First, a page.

Bishop H. Curtis Douglas wanted the Asian community to know that he was standing with them.

“We condemn all acts of white supremacy against any race, any group of people, especially those of us of color. And we want to connect and make sure that together, we do all that we can to ensure that our children and our grandchildren do not have to deal with or go through this kind of abuse,” the bishop said.

Photo by Gabriele Holtermann

Priest Wang of the International Buddhist Progress Society thanked everyone for supporting the Asian community.

“We would love to work together to build a loving, kind, compassionate community,” Wang said.

Tisha Dixon Williams of the First Baptist Church Bridgehampton invoked the tagline “who are you going to call?” from the soundtrack of the movie “Ghostbusters.” She admitted that she did not know who to call when the racist attacks happened in the Asian community. She thanked the organizers for creating a support system and connecting the communities.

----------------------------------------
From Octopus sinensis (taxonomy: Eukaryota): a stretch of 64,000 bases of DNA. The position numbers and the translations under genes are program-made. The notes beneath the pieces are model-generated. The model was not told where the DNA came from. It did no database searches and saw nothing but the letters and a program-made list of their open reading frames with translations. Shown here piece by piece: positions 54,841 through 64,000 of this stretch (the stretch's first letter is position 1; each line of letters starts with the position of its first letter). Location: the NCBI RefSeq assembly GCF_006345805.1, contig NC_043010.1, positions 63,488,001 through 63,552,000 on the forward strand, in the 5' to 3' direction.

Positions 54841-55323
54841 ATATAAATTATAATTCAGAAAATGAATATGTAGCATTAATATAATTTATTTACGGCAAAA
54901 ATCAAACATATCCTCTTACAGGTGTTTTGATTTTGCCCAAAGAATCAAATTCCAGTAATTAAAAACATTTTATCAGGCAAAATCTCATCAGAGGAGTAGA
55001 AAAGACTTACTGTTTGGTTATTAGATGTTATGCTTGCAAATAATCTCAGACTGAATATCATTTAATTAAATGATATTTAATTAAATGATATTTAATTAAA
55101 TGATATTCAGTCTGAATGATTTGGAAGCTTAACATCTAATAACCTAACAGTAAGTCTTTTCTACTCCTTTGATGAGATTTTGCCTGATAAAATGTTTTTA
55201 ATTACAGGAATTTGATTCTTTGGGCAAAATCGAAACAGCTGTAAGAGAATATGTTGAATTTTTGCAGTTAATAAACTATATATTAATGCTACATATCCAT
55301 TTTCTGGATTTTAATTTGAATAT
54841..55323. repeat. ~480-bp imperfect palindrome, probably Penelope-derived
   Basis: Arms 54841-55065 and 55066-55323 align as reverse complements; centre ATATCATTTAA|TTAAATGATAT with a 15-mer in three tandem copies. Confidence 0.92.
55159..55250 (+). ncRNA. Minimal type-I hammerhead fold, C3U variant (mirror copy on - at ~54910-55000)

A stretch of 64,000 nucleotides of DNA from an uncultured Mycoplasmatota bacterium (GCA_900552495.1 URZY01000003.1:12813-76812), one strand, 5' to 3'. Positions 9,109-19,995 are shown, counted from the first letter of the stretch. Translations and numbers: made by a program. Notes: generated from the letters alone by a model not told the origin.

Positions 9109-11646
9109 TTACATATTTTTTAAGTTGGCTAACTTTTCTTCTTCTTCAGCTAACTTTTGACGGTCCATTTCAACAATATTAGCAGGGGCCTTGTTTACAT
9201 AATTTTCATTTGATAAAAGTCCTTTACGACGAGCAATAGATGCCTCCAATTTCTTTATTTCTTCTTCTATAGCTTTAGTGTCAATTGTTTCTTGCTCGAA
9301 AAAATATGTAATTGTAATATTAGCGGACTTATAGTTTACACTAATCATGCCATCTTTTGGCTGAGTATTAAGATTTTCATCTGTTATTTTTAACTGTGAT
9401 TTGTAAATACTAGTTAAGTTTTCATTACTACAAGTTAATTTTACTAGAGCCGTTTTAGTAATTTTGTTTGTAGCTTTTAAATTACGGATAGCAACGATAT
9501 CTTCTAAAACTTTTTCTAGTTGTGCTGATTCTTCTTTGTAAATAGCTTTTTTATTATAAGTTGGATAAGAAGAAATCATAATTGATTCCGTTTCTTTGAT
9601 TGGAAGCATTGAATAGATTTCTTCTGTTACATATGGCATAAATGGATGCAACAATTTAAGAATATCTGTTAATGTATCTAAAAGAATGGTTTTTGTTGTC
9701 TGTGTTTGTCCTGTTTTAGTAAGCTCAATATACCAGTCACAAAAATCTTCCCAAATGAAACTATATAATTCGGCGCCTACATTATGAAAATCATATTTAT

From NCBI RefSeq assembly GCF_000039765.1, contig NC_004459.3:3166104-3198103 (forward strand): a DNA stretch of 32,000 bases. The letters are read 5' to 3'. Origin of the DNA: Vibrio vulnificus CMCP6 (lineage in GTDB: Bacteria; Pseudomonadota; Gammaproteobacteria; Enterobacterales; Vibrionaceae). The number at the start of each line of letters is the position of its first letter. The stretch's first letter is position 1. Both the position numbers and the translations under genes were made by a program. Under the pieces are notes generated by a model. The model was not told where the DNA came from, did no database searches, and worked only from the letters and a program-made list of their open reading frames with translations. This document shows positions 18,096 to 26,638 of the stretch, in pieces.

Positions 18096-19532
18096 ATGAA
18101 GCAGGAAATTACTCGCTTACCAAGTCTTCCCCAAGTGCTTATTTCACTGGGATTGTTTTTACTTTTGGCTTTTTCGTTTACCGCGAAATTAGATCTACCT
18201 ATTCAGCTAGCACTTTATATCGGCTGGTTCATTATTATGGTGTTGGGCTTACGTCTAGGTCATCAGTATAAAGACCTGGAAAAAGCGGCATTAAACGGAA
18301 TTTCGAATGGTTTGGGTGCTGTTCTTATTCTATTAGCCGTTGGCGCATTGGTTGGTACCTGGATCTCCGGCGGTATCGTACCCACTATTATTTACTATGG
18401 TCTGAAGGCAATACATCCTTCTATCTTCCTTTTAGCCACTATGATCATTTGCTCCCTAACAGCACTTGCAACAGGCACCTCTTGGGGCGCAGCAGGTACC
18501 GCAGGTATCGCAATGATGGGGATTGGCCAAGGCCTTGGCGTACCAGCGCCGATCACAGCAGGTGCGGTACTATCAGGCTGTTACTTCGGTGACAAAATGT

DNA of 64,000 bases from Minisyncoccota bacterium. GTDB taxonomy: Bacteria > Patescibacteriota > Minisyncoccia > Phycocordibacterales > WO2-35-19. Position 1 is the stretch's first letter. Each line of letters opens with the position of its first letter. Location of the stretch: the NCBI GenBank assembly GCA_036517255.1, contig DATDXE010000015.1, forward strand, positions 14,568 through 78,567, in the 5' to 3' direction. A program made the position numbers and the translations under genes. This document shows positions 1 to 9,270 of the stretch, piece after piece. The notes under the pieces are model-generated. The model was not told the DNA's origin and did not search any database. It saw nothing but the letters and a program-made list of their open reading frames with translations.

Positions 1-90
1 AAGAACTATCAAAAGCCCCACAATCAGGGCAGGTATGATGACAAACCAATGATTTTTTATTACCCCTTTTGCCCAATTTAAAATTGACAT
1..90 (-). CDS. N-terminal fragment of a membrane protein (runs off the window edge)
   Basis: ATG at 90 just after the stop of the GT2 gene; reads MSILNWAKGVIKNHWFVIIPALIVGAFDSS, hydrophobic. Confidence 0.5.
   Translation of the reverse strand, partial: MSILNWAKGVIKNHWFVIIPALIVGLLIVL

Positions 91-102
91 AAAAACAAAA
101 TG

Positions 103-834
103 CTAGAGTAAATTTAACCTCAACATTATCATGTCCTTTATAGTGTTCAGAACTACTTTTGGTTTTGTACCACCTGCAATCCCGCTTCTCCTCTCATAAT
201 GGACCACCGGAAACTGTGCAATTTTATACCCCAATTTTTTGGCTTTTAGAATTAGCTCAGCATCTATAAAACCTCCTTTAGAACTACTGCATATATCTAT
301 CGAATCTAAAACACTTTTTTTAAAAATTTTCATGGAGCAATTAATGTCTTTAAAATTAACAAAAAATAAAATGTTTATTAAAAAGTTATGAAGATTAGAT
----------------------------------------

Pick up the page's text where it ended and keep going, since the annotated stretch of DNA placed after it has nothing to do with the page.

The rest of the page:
“We’re here today because today we’re building a call list when something horrific happens. When strange things happen in our neighborhoods when our Asian brothers and sisters are attacked. And I know that they feel the same way when their African American brothers and sisters are attacked. From today forward, we’ll know who to call,” Dixon Williams said.

Photo by Gabriele Holtermann

Imam Shamsi Ali of the Jamaica Muslim Center expressed that hate was the United States trademark recalling a time when hate was also directed towards Italians, Irish, Catholics and Jewish people.

He reminded everyone that New York wasn’t the most beautiful and powerful city in the world because of its skyscrapers or Wall Street, but because of the people who forge connections.

“So let’s continue building our bridges, working together to break down the walls that separate us, my brothers and sisters,” he said.